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Apple Patches Mac Wireless Security Hole

Apple Inc. on Thursday released a security update to patch a hole in the wireless Internet software built into many of its computers running Mac OS X.

The update applies to Core Duo versions of the Mac mini, MacBook and MacBook Pro computers equipped with wireless. Affected Mac users can download the patch via OS X's Software Update feature, or directly from Apple Downloads.

The vulnerability was the last flaw documented in November as part of the Month of Kernel Bugs project, which sought to showcase 30 previously unnoticed security holes in the deepest recesses of various operating systems software (the "kernel" describes a vital component of all computer operating systems that is responsible for handling communication between system software and hardware). Apple credits the discovery to Lance M. Havok (aka LMH), the researcher who is co-curator of the the highly polarizing Month of Apple Bugs, which wraps up at the end of January.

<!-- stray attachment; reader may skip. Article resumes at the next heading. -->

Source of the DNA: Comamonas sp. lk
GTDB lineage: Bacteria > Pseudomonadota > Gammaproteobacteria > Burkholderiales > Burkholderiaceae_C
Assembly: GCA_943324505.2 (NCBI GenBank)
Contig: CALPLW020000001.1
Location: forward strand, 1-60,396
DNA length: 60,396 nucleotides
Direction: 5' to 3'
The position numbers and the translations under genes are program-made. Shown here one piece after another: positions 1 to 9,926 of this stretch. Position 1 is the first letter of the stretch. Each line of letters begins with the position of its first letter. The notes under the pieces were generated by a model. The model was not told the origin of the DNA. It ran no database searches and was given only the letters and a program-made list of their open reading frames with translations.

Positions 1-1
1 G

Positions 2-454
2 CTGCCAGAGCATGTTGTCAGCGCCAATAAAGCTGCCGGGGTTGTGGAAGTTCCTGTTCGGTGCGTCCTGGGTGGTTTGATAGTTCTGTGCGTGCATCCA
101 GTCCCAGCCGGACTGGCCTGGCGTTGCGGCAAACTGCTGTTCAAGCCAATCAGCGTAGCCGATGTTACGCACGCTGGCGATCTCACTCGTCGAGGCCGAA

This is the second vulnerability from the Kernel Bugs project that Apple has patched. The first was released in late November to fix another wireless flaw detailed by researchers HD Moore as the first of the Kernel Bugs. At least nine other Apple-specific kernel bugs remain unpatched from the project.

Earlier this week, Apple also released a patch to plug a serious security hole in its QuickTime media player, which was the first flaw highlighted in the Month of Apple Bugs project. Nineteen OS X-specific flaws detailed in this project remain unpatched. At least one of the vulnerabilities recently released in the MoAB project deserves some extra scrutiny: a bug identified on Wednesday resides in Apple's Software Update tool, the very tool used to deliver security updates.

By Brian Krebs  |  January 26, 2007; 1:26 PM ET
Categories:  Latest Warnings , New Patches , Safety Tips  
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